Burning Man is a gathering of about 30,000 people in the Nevada desert
each Labor Day. An entire city is built and destroyed
in a week. The exchange of money is not allowed, you can only
barter and give away things. Explaining Burning Man properly would
take too much space here, so you can check out the
Burning Man website.
The Playa (as the desert is called) is full of art installations.
For example, this roller coaster,
which unfortunately I never got to see run because they spent all
week constructing it and the last day taking down. This other guy
had a daisy chain of red wagons that he
pulled people around on.
My favorite, though, was the Temple of Joy,
a giant structure in the middle of the Playa.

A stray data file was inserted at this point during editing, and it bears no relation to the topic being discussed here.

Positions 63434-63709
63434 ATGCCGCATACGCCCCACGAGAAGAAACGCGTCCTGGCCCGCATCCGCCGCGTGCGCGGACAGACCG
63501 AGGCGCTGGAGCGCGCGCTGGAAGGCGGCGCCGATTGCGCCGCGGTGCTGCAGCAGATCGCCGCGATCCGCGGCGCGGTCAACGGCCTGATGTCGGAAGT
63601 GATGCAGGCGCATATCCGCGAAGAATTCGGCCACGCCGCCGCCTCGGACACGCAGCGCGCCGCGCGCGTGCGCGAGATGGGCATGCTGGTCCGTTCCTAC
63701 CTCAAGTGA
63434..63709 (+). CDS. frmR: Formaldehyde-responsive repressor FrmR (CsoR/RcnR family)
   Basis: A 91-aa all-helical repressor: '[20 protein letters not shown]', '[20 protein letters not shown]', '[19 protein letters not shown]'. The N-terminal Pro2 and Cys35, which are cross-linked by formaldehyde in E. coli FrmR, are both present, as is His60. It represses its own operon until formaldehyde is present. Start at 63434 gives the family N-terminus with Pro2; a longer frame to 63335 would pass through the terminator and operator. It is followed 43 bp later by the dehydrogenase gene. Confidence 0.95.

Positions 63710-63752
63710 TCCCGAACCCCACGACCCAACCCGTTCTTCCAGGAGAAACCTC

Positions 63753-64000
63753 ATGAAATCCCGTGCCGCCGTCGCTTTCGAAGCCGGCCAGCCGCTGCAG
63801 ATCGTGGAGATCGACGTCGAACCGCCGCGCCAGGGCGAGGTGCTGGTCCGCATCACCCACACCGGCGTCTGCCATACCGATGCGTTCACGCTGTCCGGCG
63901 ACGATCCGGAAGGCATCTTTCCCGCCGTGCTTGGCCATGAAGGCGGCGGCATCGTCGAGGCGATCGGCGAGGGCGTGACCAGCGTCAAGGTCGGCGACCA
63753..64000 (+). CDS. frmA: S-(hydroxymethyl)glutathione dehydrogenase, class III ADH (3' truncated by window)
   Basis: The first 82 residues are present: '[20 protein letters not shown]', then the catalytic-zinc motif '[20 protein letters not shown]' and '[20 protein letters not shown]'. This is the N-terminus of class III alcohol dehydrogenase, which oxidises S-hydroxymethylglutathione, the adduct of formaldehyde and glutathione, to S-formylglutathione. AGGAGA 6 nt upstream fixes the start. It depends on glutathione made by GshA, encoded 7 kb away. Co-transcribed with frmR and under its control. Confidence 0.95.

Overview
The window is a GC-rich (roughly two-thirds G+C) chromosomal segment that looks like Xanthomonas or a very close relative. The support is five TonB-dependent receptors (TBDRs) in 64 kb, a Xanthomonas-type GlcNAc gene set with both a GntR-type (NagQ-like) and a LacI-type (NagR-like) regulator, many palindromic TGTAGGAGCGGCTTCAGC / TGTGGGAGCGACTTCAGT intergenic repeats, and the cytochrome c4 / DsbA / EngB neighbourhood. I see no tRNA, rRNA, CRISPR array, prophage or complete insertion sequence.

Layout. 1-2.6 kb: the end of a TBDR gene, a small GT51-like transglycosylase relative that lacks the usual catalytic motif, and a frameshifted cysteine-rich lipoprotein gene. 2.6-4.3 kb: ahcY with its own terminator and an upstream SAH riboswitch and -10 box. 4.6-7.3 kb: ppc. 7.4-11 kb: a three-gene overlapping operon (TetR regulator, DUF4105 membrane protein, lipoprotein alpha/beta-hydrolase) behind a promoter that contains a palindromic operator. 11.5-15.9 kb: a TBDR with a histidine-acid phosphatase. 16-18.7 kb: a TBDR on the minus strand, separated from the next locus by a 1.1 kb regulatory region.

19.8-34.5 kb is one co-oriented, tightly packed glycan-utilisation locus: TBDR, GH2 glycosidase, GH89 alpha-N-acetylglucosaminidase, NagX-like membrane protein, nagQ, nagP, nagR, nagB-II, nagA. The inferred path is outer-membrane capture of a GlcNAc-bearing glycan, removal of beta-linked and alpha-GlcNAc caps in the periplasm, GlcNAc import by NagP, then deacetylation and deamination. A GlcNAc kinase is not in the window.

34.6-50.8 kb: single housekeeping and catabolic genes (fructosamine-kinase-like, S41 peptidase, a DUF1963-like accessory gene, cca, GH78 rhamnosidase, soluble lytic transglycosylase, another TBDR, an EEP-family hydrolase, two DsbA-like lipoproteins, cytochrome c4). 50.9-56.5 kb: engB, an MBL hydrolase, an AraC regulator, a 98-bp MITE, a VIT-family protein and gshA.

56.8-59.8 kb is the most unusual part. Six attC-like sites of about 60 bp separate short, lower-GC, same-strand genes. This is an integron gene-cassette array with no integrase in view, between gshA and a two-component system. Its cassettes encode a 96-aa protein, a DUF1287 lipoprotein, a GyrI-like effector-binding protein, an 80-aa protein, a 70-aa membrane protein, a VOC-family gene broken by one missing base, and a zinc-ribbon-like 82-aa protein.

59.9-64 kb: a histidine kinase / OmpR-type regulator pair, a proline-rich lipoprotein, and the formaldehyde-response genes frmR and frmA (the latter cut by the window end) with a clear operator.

It was made of wood but looked like lace.
One couple was married there.
The temple was built by a man in memory of his wife, who had died of
cancer. It was covered with notes that people had written on it
to dead relatives and friends. I wrote something to my cousin
Sasha. On Sunday they burned it.
One day we were hit with a pretty bad sandstorm,
though the sand is so fine there that it's more like dust. It
It took over a year to get it completely off my car.
On Saturday they burned the Man, a giant wooden
structure of a man. (Notice the smoke tornadoes spinning off to the left.)
It's the climax of the week, preceeded by an hour
of drumming and fire dancing. It's very primal and pagan. There
were wonderful sunsets.
It's hard to describe the experience of going to Burning Man.
Those who go there obviously already buy into the idea of
a temporary art-oriented utopia, so it works really well. You're
surrounded by thousands of open-minded people who want to give things to
each other and be nice to each other. It's great. We'll go
again next year.